A Carbon Price Is a Bet America Needs to Make

China today is driven by one number: eight. That's the annual percentage growth in GDP China needs to lift the more than one-third of its population still mired in poverty into the middle class. That's 600 million people in a country of 1.3 billion.

And how does China plan to do this?

China is betting heavily -- and correctly so far -- on clean energy. One part of the strategy now under strong consideration is placing a price on carbon within the next five years.

This may seem counterintuitive for a country requiring 8 percent annual GDP growth. In the United States, opponents of clean energy describe a price on carbon as economic Armageddon. But sober economic analyses show that China is onto something. We reviewed more than two dozen academic, private sector, financial and government studies spanning the last three years. Our report, "Putting a Price on Success: The Case for Pricing Carbon," found that while some sectors of the economy will decline, the net impact of a carbon price on the American economy will be positive.

That's because the same opportunities that are driving China to price carbon are there for the taking for the United States. There's broad consensus that a carbon price will spur the creation of new jobs in clean energy industries and supporting sectors, be a catalyst for investment, keep more money at home, and save companies and consumers billions of dollars in reduced energy bills through encouragement of efficiency.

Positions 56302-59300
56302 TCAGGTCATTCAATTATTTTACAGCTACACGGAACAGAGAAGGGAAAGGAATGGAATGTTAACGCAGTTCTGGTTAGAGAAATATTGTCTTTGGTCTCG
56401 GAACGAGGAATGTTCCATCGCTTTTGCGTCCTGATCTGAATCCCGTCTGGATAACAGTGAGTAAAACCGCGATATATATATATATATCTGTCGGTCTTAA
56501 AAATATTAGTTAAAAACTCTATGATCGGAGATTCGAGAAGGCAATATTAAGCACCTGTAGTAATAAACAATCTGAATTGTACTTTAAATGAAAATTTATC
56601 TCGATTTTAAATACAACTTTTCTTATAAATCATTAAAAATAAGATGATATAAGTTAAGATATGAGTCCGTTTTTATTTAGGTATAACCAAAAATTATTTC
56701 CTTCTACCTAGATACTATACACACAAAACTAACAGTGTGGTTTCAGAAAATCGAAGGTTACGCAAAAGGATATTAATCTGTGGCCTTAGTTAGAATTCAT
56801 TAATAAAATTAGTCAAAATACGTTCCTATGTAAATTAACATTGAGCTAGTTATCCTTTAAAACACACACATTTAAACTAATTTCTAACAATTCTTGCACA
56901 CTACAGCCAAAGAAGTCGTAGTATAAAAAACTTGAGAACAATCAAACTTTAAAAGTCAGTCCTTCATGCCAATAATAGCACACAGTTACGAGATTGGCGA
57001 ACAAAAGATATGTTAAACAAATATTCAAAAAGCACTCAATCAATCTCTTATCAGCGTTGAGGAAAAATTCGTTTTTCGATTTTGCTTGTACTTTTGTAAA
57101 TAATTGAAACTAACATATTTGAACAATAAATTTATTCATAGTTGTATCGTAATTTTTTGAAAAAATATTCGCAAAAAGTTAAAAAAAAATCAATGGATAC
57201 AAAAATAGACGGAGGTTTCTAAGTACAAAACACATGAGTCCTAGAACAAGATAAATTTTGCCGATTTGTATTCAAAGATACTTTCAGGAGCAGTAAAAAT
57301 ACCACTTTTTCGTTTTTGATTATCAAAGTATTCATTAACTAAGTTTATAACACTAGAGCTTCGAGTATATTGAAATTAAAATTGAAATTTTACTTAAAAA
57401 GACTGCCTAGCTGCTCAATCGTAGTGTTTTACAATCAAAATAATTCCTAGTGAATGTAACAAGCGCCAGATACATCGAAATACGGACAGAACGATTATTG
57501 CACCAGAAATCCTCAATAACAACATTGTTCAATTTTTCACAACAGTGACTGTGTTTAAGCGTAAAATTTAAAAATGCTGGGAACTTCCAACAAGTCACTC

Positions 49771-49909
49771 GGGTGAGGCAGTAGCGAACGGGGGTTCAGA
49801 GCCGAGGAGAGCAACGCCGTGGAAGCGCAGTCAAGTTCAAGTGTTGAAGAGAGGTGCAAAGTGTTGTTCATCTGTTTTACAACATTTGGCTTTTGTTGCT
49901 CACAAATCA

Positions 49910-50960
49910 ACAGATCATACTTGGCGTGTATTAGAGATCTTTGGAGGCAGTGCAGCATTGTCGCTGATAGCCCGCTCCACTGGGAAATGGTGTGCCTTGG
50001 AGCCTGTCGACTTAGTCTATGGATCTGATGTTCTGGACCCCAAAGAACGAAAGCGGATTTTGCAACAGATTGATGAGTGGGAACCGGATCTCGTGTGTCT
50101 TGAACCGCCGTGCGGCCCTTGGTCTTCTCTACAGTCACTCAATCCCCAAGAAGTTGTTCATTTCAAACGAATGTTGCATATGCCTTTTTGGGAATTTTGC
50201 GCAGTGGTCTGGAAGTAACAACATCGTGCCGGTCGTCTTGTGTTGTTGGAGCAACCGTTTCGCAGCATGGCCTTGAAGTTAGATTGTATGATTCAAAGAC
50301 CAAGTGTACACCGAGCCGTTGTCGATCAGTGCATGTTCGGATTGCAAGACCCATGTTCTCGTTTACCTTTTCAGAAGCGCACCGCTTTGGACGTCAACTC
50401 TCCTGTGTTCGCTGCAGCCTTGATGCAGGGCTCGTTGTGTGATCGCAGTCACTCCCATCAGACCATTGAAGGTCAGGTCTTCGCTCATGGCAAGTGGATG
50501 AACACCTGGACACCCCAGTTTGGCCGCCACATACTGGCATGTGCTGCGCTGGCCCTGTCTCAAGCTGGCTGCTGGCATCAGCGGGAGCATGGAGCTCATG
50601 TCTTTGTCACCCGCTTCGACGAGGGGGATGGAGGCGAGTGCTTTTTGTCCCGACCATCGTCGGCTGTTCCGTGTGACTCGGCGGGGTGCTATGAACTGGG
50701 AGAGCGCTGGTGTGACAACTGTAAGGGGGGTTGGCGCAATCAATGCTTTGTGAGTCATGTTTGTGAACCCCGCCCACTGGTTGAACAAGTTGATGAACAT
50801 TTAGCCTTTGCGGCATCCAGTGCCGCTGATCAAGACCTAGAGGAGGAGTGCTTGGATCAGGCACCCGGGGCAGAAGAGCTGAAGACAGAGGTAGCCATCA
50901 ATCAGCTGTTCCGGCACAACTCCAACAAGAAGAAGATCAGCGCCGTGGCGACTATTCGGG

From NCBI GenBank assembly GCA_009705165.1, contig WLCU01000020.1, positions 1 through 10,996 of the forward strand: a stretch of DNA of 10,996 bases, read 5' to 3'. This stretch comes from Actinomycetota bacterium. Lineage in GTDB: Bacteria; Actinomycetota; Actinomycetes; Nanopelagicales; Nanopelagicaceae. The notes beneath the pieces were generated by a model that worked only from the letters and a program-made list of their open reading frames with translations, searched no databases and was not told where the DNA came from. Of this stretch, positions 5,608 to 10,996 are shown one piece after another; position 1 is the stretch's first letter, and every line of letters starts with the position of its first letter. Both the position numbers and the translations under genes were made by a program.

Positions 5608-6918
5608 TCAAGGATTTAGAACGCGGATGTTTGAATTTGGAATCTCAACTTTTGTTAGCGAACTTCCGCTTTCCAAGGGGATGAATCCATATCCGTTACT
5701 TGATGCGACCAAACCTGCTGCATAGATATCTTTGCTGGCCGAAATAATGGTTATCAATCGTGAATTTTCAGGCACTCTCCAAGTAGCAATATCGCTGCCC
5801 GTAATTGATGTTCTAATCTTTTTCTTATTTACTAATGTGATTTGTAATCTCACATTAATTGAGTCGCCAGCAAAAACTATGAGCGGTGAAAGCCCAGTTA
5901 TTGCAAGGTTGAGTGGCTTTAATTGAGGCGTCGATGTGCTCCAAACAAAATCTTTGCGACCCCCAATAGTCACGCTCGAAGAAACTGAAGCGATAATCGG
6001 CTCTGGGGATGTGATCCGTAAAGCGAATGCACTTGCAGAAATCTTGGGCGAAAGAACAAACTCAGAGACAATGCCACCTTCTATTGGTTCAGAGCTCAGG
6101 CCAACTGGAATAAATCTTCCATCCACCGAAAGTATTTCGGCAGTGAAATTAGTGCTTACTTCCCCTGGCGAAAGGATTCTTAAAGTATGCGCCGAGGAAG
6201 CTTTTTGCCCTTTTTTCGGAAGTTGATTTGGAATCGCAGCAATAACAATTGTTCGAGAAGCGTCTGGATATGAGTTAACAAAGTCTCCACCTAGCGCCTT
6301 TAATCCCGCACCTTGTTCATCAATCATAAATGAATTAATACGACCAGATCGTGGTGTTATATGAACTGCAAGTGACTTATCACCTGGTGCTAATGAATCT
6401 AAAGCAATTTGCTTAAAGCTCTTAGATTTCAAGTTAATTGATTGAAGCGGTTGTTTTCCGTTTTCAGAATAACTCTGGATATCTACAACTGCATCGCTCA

This shouldn't be mistaken for blind optimism -- the losses in older energy sectors will be real, but they simply will not have a major impact on an economy as big and diverse as ours.

This is the bet China is close to making. And if we don't make it ourselves, a bad economic situation will get worse. Over the past decade, the United States has lost its lead in solar panel manufacturing to China, is close to losing its lead in wind manufacturing and is barely out of the starting gate on our nuclear revival, even as China launches an ambitious plan to expand its nuclear power production.

Don't just take our word for it -- American companies want the predictability that a carbon price will bring.

As Ford Motor Company Vice President Sue Cischke explained, "Without a cohesive national energy and climate policy that places a price on carbon, we could be caught in a cycle of starting and stopping technology development. That is simply not good policy or good business."

The more than 20 reports we analyzed would agree with Ms. Cischke. To get our economy growing, to get America running on clean energy, we need a price on carbon.

Joshua Freed is the Director of Third Way's Clean Energy Initiative. Sam Hodas is a policy advisor for the Clean Energy Initiative at Third Way.